Drum roll please … the GamejunkieNZ Games I Liked A Lot (this year) awards
It’s about this time of year, video game writers put pen to paper (or digital ink to digital paper) and come up with their “Best of the Year” awards.
Being a small fish in a big games writing sea, I don’t get the publisher support or heaps of games to review but I like to think I’m doing a good job (you likely agree, seeing as you visit this blog) so I don’t have dozens and dozens of games to pick from. I tend to just round-up the games that I’ve enjoyed the most this year, from the publisers/developers that have supported me, then decide which ones gave me the most fun.
Before I present my list, I want to thank Nintendo Australia, PlayStation NZ, Xbox NZ, Activision, Bethesda, FiveEight Distribution, PeadPr, and any other company in Australia and New Zealand who has supported me with product/hardware to write about on the blog. I really, really, appreciate it.
So, without further ado, here is The GameJunkieNZ Games That I Liked A Lot awards.
PlayStation exclusive game that I liked the most (two winners): Horizon Zero Dawn/Uncharted The Lost Legacy
Guerilla Games and Naughty Dog absolutely nailed it this year with their open-world adventures on the PlayStation 4. HZD was a hit with me because of the strong lead character Aloy (and the new DLC was particularly satisfying), while The Lost Legacy proved that you don’t need Nathan Drake to make a great Uncharted game.
Best independent game I played this year (two winners): Hellblade & Thimbleweed Park
With Hellblade, developer Ninja Theory – the studio behind the enjoyable but slightly flawed Enslaved: Odyssey to the West – took a risk self-publishing this game – and it was a risk that paid off. It’s a harrowing tale that explores psychosis and the main character Senua’s internal struggles.
Thimbleweed Park, on the other hand, is a classic point-and-click adventure game from famed game developers Ron Gilbert and Gary Winnick, and a game that I backed on Kickstarter and own on two platforms: PC and the Nintendo Switch. It is a love story to games of old with low-res pixel graphics and puzzles that make you think.
Open world game that I liked more than I expected: Assassin’s Creed Origins
Assassin’s Creed Origins was the first AC game I’d played since the enjoyable Black Flag and it’s a game that didn’t adhere to Ubisoft’s yearly release cycle: A decision that has paid off for the publisher. It doesn’t stray that much from the tried-and-true formula but Origin’s is a game that really grew on me the more I played it, much of that thanks to likeable lead character Bayek and the setting of ancient Egypt. Plus you could climb the pyramids of Giza: What’s not to like about that?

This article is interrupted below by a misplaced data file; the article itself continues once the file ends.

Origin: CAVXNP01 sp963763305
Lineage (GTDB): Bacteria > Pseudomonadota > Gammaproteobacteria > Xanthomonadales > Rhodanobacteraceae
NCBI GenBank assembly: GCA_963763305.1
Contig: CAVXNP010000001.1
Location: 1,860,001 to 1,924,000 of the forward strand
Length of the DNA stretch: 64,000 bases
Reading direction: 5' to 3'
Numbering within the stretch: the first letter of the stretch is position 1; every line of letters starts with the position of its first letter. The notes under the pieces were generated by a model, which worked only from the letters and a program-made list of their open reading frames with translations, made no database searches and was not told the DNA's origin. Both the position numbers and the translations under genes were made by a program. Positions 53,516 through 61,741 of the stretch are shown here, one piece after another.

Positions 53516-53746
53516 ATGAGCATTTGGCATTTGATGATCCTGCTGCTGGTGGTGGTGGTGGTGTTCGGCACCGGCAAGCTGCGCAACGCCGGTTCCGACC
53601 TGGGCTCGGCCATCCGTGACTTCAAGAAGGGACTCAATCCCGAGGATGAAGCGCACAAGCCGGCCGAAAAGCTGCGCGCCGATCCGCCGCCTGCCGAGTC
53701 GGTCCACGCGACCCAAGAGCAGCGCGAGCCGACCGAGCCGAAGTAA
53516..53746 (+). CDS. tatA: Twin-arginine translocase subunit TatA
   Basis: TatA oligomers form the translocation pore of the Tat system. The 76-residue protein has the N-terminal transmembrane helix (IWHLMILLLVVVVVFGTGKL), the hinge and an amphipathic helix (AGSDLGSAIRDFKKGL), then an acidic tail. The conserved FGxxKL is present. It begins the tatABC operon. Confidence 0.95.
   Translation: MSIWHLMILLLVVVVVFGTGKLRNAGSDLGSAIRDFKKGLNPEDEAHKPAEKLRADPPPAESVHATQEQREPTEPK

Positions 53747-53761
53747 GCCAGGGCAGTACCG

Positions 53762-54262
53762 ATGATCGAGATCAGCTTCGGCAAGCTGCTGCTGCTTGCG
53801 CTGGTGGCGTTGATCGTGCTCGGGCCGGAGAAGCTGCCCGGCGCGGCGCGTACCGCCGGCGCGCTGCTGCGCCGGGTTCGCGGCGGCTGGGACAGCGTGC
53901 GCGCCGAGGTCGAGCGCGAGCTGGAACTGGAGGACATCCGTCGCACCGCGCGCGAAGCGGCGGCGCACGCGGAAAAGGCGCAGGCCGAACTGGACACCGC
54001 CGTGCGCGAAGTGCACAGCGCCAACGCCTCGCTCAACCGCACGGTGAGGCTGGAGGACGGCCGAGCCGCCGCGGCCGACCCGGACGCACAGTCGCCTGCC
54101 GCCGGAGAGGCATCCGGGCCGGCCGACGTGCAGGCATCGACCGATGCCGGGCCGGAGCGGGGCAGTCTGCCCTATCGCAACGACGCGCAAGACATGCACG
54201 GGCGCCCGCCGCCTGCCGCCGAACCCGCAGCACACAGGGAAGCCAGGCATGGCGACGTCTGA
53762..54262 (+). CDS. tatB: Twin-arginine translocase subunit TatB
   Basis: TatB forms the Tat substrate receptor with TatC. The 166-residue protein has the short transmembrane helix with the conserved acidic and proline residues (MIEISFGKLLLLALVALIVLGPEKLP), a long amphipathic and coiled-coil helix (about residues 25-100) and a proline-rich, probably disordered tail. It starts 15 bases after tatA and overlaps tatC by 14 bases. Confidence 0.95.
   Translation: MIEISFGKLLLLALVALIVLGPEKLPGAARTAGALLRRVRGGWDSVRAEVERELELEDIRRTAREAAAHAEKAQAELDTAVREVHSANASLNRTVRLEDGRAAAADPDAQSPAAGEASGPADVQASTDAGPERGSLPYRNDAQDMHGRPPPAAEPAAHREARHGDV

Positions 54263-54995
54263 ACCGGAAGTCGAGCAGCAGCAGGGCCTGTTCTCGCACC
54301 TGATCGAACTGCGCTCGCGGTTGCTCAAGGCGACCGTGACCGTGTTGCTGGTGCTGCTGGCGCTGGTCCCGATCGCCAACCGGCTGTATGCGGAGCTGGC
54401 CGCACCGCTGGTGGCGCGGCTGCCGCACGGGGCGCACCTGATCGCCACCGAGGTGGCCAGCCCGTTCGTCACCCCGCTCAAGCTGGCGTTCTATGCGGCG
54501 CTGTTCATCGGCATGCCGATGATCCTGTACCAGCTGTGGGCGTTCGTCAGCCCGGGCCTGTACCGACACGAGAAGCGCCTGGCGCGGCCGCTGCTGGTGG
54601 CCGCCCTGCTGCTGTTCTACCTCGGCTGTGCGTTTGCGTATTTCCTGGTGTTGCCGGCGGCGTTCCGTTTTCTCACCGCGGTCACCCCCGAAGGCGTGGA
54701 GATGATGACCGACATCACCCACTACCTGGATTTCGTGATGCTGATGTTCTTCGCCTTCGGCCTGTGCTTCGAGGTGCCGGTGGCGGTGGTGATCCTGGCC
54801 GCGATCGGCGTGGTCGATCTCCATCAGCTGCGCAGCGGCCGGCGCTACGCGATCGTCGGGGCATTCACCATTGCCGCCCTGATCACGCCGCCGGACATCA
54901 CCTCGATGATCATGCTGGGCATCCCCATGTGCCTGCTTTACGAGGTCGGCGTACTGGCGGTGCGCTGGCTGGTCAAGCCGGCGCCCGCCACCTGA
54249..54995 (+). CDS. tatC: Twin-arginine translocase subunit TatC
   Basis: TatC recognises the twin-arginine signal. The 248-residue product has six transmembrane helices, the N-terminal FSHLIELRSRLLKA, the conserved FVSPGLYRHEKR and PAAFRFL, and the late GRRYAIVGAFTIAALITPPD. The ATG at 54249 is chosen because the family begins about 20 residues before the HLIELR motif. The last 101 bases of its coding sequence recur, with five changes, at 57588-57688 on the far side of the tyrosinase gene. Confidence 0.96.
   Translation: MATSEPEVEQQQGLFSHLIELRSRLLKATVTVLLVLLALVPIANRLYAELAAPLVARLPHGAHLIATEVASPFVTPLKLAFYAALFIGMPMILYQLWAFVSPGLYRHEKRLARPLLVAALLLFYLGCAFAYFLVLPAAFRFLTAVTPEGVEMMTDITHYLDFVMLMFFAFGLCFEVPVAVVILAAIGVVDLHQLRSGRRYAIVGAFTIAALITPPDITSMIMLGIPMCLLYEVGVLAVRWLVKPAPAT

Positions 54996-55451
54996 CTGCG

First Mario game I’ve ever finished: Super Mario Odyssey
Sure, I’ve played other Mario games in the past but Super Mario Odyssey was the only one that captured me hook, line and sinker and made we want to play until I defeated Bowser and collected as many power moons as I could. Super Mario Odyssey is absolutely stunning on the Switch, especially in portable mode, and it an addictive and captivating game that proves what a great piece of hardware the Switch is.
Best Early Access game I’ve played this year: Astroneer
I took a punt with Astroneer a year ago and am glad I did. Set on procedurally generated planets, you land an astronaut on a barren planet then mine for resources to help build a variety of vehicles, contraptions and machines. The game has just entered the Alpha stage and the developers are promising new content every month. It’s a game that’s going from strength to strength.
Best gaming hardware: Nintendo Switch
Woefully underpowered against the Xbox One and PlayStation 4, the Nintendo Switch is the console that took the gaming world by the scruff of the neck and gave it a good shakeup. It helps that the Switch is supported by an amazing library of games, too (Zelda, Splatoon, Deathsquared, Doom, Poly Bridge, just to name a few). Big name publishers have also supported the console, which is good to see, and Nintendo selling 10 millions consoles in nine months is proof that it is a truly remarkable games machine.
The most enjoyable You Tube gaming documentaries I watched this year: Danny O’Dwyer’s No Clip The Witcher/Horizon Zero Dawn/Doom series
I hadn’t really heard of Irishman Danny O’Dwyer when he started his Noclip crowd-funded video game documentaries on YouTube. A year on, and I can’t get enough of him and his indepth documentaries that tell the tales behind the hit video games. His Doom serious was superb but his The Witcher 3 six-part series was outstanding, giving an insight into aspects of game development that most other websites either gloss over or forget about completely. O’Dwyer is a bright light in a crowded game journalist sea.
This is likely the second to last post for 2017 before I head off for a two-week break (I can’t wait) a few days after January 1. Thank you for visiting, I’ve really appreciated it. Have a safe and Happy Christmas, dear readers!